Shakespeare’s Macbeth Essay Sometimes people have a goal and they won’t stop until that path is achieved. In the play Macbeth by Shakespeare it has positive and negative outcomes, when it comes to how Macbeth proceeds his life in such negative term transforming him into this man he wasn’t before. Shakespeare’s message about right vs wrong leads to the downward spiral of an individual. In the beginning of the play, Macbeth was working towards the king title, even if that led to a downward spiral in his life. Macbeth and Lady Macbeth went with a plan to kill his best friend Duncan, with courage to sticking with that plan / and: “when Duncan is asleep (whereto the rather shall his day’s hard journey soundly invite him)”.
Banquo’s appearance causes Macbeth to look like a madman because he is alarmed by the ghost coming back to haunt him because of the terrible deed he has done. This piece of evidence is an example of the beginning of Macbeth’s inner conflict. As the play comes to a close, possession within relationships is refined when Macbeth no longer needs the influence of others, he has become berserk in sticking to the commitment to do what he has to do in order to become a forceful king. Shakespeare justifies this by “I’ll fight till from my bones my flesh be hacked. Give me my armor.
Shakespeare expresses the philosophy of pathos through Macduff and Lady Macduff. Throughout Act IV of The Tragedy of Macbeth, Macduff is pitied by the readers over the loss of his family. Lady Macduff is sympathized by the audience, for her husband left his children and wife to go to England. The dramatic irony of the audience have knowledge that the Macduff family was going to be massacred allows the audience to pity Lady Macduff. In conclusion, Shakespeare uses pathos, the philosophy of evoking emotions such as pity from the audience, throughout Act IV of the play so that the audience can pity Macduff and Lady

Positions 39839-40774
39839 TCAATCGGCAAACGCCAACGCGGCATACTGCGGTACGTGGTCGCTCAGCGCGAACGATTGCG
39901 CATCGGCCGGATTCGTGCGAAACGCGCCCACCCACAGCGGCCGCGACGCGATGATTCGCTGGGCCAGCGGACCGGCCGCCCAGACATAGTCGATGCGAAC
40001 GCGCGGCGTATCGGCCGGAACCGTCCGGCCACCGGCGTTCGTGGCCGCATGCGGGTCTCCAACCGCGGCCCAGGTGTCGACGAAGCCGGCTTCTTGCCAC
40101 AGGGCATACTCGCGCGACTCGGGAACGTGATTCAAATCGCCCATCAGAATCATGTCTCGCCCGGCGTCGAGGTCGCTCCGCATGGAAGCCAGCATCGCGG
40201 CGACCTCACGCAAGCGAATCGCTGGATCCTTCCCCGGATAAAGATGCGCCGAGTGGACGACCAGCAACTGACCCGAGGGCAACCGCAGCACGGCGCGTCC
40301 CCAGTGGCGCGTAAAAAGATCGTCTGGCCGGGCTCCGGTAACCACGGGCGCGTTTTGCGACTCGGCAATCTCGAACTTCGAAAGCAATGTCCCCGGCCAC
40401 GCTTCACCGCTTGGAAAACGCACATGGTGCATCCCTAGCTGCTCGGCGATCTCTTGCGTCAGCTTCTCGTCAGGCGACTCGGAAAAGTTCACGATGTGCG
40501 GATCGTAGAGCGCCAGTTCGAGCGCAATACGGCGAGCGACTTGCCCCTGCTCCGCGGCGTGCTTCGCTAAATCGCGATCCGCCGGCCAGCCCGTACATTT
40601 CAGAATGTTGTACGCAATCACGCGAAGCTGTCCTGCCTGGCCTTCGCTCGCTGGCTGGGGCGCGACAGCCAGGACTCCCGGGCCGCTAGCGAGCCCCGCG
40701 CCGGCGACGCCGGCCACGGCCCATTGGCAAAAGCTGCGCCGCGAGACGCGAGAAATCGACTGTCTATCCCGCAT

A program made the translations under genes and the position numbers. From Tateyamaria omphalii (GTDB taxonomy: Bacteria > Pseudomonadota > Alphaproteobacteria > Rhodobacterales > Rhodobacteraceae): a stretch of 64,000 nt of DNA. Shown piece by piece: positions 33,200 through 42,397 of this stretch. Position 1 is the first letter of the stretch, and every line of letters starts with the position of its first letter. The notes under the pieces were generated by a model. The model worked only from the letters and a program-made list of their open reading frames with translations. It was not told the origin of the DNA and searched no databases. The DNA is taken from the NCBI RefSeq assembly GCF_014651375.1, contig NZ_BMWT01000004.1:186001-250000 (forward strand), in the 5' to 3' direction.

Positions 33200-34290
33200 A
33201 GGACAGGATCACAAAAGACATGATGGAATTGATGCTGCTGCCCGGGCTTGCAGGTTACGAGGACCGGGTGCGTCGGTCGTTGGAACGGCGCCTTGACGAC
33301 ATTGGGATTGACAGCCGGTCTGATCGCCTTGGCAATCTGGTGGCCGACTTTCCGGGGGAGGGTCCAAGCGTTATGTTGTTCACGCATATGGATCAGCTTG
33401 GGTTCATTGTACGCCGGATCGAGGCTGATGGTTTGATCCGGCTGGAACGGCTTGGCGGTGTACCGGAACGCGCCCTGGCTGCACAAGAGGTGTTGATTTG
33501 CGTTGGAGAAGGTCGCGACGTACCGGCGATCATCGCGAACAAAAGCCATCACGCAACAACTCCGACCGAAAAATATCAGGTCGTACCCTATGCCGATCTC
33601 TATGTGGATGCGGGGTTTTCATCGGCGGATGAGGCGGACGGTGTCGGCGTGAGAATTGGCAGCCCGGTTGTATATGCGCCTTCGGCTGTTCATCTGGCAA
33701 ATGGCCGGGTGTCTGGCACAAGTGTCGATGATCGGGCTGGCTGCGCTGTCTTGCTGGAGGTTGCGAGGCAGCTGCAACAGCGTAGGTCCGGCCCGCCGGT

Macbeth has a few fears about murdering the lord yet Lady Macbeth addresses his masculinity by letting him know that on the off chance that he was a genuine man, he would slaughter him. In the play, Macbeth says to himself, "The ruler of Cumberland! That is a stage I should either tumble down from or else jump over, for it lies in my way. "(Act 1 scene 4 Lines 55-57) Macbeth acknowledges he should get more power. He's not fulfilled by simply being the Thane.
This death also proves to be ironic as Banquo returns in the play once again as a ghost during a lavish banquet thrown at the Macbeth manner Banquo manifests as a spirit who is only seen by Macbeth. Shakespear 's conscious choice to depict Banquo’s ghost as bloody supports the theme of guilt and death, by emphasising the gruesome nature of his decease so graphically. This scene proves to be ironic in the fact that the death that was so quickly carried out is now being rethought of for the serious implications. The ghost of Banquo symbolizes Macbeth’s anxiety in his previous actions. Banquo’s ghost 's presence is also ironic in the fact it is indiscernible to the reader whether the ghost was a supernatural being or a mere result of unrelenting guilt being personified.
Shakespeare had his own many reasons for doing this. Shakespeare knew that adding drama to the play would increase excitement. Macbeth is first introduced into the play as a well liked hero that King Duncan had sent to crush a rebellion. Macbeth seems to be a valiant and noble man. There is an example that involves this.